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Five studies manipulated the memory perspective (1st-person vs. 3rd-person) individuals used to visually recall autobiographical events and examined its effects on assessments of personal change. Psychotherapy clients recalled their first treatment (Study 1), and undergraduates recalled past social awkwardness (Study 2). Participants who were induced to(More)
People who change often report that their old selves seem like "different people." Correlational (Study 1) and experimental (Studies 2 and 3) studies showed that participants tended to use a 3rd-person observer perspective when visualizing memories of actions that conflicted with their current self-concept. A similar pattern emerged when participants(More)
Actions do not have inherent meaning but rather can be interpreted in many ways. The interpretation a person adopts has important effects on a range of higher order cognitive processes. One dimension on which interpretations can vary is the extent to which actions are identified abstractly--in relation to broader goals, personal characteristics, or(More)
The authors examined whether and when changes in the self lead to mistaken assessments that the world has changed. Survey data revealed that: personal changes in respondents (e.g., parenthood, financial change) were positively correlated with their assessments of various social changes (e.g., crime rates, freedom). Experimental data provided converging(More)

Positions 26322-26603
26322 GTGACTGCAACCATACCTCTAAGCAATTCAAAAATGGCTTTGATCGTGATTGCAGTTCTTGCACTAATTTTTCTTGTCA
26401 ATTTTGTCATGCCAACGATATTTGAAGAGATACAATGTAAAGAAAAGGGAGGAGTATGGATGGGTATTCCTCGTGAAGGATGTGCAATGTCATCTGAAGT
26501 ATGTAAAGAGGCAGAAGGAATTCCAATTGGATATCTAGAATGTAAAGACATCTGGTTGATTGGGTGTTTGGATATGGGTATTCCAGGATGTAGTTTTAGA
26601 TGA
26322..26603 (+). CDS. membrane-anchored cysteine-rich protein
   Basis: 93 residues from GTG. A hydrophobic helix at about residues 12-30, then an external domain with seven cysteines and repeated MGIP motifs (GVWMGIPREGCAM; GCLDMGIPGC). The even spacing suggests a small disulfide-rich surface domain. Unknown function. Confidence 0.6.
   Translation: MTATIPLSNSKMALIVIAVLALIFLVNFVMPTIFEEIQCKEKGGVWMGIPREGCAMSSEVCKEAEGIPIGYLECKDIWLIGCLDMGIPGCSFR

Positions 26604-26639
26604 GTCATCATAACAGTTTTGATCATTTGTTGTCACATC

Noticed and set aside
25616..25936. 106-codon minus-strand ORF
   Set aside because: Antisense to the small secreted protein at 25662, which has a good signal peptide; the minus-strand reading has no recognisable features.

It is often assumed, by laypeople and researchers alike, that people shift visual perspective in mental images of life events to maintain a positive self-concept by claiming ownership of desirable events (first-person) and disowning undesirable events (third-person). The present research suggests that people shift perspective not according to the pictured(More)
The present research demonstrates that the visual perspective--own first-person versus observer's third-person--people use to picture themselves engaging in a potential future action affects their self-perceptions and subsequent behavior. On the eve of the 2004 U.S. presidential election, registered voters in Ohio were instructed to use either the(More)
The present research introduces the concept of experience-taking-the imaginative process of spontaneously assuming the identity of a character in a narrative and simulating that character's thoughts, emotions, behaviors, goals, and traits as if they were one's own. Six studies investigated the degree to which particular psychological states and features of(More)
The present experiments suggest that imagery perspective--first person (own) versus third person (observer's)--influences source-monitoring judgments. Imagination inflation (Garry, Manning, Loftus, & Sherman, 1996) occurs when imaginary experience with events is mistaken for real experience. In Experiment 1, the perspective used to visualize real past(More)